Thomas Schütte: Portrait

Thomas Schütte: Faces & Figures at The Serpentine showcases a number of figurative works from the artist's extensive back catalogue as well as a selection of new pieces created especially for this event. While there are examples of his more recognisable work present here, the emphasis, questionably, seems to be firmly fixed on quantity as opposed to quality.

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The approach to The Serpentine Gallery is, at present, presided over by two groups of monumental bronze men, peg-legged nemeses eternally tethered to one another for the entertainment of the public. These phlegmatic guardians (known as United Enemies (2011)) offer something of a prelude to Thomas Schütte: Faces & Figures, the Serpentine's first exhibition of the artist's works dealing solely with portraiture and the figurative. The collection includes seminal examples from Schütte's practice over the last twenty years, as well as new pieces fabricated specifically for this partial retrospective. The inclusion of the aformentioned bronzes, behemothic transcriptions of earlier smaller works rendered in fimo and fabric, is a formidable start. Unfortunately, proceedings take a bit of a nose-dive indoors.

In the main hall of the gallery, we're "greeted" by Vatar Staat (Father State), a baronial, rusted steel totalitarian giant on a similar scale to the lawn's United Enemies. This piece, again reminiscent of smaller sculptural work from Schütte's back catalogue, is the sole occupant of the floor space and as such is given free reign to command the hall. His presence is complemented by the inclusion of Innocenti, a selection of close-up photographs of faces constructed from either fimo or wax (both materials, incidentally, equate more appropriately with the capriciousness of facial musculature than the bronze or steel of the larger works) which sojourn on three of the four walls, and at quite a distance - perhaps four and an half metres - from the ground. This unusual decision regarding their placement is not without benefit, as the extra height places them on a par with the head of Vater Staat, and so the effect of being subordinated by these gurning Teutonic overlords is greatly exaggerated and elicits a tension which augments this section of the exhibition. Conversely, it could be argued that a placement closer to the gallery floor and eye level would more succesfully coerce the viewer into a dialogue with the works and more easily facilitate the projection of their own narratives onto these somewhat ambiguous images. Either way, these pieces (each one being half-dessicated capuchin monk, half-grotesque in the vein of DaVinci or Grünewald) are perhaps the most successful aspect of this show.

The rest of the spaces are a lot less engaging. Most of the rooms house one or two sculptural pieces, with the exception of the West Gallery which contains approximately fifteen Wichte (Jerks), portrait busts which are situated on angled plinths and out of the standard purview of observers. Otherwise, the exhibition is dedicated to proffering examples of Schütte's questionable experiments with figurative drawing; self portraiture (Mirror Drawings from 1998 and 1999), and the Deprinotes series, an anthology of portraits of friends and acquaintances made between 2006 and 2008. Each of these groups very occasionally produces something of fleeting interest, but it's never particularly illuminating, and overall one is left with the feeling that he's attempted to emulate Schiele without the requisite potency of approach. The same can be said of one of the works from the small Anna and Katherina series, wherein he has approprated the Renaissance Madonna and Child template and attempted to contemporise it. Sure, I can see the Raphaelite target he was aiming for, but it's a real shame that he misses it by such a wide margin.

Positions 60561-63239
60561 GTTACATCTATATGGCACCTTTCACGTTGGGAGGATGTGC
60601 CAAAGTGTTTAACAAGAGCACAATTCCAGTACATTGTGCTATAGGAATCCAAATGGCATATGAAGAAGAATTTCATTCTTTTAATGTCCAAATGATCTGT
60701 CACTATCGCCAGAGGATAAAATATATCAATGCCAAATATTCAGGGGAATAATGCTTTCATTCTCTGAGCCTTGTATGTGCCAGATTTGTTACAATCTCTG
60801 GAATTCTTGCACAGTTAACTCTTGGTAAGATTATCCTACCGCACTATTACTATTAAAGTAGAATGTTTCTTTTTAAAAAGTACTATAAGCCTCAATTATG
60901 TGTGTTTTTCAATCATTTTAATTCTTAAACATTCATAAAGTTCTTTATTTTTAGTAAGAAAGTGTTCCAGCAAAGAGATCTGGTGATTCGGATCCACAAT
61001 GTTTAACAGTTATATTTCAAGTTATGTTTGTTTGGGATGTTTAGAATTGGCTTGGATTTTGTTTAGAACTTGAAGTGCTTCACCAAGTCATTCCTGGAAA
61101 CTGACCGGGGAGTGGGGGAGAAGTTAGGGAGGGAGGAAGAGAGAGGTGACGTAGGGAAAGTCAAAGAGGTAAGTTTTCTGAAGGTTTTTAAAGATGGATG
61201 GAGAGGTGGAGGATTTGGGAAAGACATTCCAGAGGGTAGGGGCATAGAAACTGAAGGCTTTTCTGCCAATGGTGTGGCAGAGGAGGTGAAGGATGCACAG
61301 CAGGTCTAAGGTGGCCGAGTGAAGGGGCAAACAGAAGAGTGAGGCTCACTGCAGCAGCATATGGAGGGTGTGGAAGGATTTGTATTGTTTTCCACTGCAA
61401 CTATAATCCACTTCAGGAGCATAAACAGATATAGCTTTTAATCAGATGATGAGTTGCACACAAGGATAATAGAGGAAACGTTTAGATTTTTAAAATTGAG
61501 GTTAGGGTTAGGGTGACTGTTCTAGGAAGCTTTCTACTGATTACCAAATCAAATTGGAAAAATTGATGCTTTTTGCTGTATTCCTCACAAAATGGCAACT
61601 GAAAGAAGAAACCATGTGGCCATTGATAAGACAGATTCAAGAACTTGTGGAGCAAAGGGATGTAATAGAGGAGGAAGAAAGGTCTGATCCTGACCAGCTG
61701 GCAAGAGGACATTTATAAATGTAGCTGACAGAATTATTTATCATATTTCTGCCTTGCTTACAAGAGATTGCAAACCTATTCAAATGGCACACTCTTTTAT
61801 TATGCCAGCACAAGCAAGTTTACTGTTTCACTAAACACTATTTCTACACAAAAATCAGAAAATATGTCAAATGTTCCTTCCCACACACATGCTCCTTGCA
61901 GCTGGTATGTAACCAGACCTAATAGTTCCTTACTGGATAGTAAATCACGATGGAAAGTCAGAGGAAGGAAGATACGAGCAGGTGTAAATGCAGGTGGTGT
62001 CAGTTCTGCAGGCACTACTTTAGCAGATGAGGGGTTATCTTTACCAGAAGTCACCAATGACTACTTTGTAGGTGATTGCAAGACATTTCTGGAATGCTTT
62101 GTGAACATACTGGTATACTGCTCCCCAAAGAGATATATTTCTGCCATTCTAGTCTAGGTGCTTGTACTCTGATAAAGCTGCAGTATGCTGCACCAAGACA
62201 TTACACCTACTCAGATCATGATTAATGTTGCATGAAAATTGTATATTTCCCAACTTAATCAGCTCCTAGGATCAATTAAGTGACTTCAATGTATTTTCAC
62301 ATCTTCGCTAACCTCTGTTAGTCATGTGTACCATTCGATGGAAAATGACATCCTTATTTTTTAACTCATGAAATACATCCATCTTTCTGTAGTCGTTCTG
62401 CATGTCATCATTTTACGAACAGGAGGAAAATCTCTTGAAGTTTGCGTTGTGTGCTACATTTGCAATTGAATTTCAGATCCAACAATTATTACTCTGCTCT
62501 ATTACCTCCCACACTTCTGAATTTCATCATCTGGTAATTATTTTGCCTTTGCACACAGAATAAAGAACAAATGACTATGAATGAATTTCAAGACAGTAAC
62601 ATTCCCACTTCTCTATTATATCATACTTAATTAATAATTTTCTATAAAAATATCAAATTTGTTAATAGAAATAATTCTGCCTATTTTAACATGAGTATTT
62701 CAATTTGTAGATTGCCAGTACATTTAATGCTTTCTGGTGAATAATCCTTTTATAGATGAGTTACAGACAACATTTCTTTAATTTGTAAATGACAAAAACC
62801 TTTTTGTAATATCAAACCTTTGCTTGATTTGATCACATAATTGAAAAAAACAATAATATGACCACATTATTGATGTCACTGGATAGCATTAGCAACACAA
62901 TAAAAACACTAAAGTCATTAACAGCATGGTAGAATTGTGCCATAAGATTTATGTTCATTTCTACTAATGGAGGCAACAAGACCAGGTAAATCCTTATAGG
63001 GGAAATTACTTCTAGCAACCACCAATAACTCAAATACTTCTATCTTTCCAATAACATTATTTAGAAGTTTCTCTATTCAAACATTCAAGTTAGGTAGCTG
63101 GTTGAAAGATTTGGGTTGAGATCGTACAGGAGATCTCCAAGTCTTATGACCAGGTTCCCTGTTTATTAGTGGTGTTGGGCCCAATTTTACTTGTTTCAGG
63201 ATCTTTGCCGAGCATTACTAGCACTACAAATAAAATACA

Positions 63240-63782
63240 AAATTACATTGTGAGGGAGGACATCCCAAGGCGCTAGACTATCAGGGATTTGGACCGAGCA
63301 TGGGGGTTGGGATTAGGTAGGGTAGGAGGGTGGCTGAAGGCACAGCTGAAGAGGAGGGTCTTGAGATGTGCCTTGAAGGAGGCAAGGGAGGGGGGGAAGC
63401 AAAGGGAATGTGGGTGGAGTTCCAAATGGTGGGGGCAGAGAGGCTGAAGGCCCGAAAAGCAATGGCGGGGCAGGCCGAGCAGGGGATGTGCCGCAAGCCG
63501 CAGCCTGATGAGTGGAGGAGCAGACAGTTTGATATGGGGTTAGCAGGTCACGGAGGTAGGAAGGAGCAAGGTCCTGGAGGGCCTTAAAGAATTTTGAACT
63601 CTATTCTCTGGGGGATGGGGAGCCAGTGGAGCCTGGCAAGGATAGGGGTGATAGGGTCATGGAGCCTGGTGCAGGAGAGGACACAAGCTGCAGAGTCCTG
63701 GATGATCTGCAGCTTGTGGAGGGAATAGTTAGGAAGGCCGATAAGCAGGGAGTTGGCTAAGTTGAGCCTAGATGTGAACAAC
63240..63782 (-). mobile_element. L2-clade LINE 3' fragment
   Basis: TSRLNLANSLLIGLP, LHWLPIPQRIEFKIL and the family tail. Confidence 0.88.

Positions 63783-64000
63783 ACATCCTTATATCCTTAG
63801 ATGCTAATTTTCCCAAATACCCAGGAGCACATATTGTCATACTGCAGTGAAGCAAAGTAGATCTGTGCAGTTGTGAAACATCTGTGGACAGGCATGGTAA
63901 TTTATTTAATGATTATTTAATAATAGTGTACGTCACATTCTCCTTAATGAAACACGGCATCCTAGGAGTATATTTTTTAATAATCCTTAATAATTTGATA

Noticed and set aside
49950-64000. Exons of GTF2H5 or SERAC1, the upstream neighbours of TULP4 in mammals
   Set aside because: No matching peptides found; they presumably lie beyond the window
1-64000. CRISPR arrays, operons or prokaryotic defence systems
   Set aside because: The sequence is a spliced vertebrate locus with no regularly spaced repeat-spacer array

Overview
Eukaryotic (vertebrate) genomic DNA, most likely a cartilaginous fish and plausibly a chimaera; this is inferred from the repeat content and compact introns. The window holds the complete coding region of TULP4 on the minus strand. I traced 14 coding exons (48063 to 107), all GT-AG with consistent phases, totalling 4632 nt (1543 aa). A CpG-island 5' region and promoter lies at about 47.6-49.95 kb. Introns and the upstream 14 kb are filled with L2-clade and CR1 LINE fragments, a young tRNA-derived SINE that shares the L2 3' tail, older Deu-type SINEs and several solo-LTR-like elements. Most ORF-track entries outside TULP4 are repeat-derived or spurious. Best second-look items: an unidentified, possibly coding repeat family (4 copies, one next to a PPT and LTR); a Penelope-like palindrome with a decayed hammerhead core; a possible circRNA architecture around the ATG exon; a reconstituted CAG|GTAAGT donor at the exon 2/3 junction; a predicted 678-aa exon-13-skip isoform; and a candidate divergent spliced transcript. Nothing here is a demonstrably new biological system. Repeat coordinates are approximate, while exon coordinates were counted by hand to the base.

In comparison to Schütte's perhaps more visible or recognisable work (his small-scale three-dimensional models of buildings, his Fourth Plinth commission Model for a Hotel from 2007, or sculptural works such as Cherry Column), most of the pieces in this show simply don't harbour the same gravitational pull. This is probably due to a combination of factors: the volume of works on display, the inconsistency in quality, and the fact that a lot of them are paper or canvas-based when two dimensional work simply isn't the artist's forté. Lamentably, there was very little which I found engaging about this exhibition, and being a fan of some of Schütte's early work, such as 1993 - 1997's United Enemies series, I found the experience of this exhibition to be a bit disappointing. I'm not sure of the extent of Schütte's ability as a draughtsman, but a marked proficiency is generally not evident in his portraiture work. As a consequence, being force-fed examples of this genre for much of the exhibition did not lead to my appreciation. Repeated exposure is not going to elevate the merit of the work and won't abet the development of some sort of artistic Stockholm Syndrome. 

The Serpentine Gallery will present a survey of Thomas Schütte's portraits. Although the artist has returned to portraiture throughout his career, this will be the first time an entire exhibition will be dedicated to these pioneering works. Using multiple media, Schütte reassesses the figurative traditions of art, presenting emotionally charged observations of the human condition. The exhibition will present key examples from some of Schütte’s most famous series as well as premiering new work.

Serpentine Gallery

Kensington Gardens
London Greater London United Kingdom W2 3XA

Open daily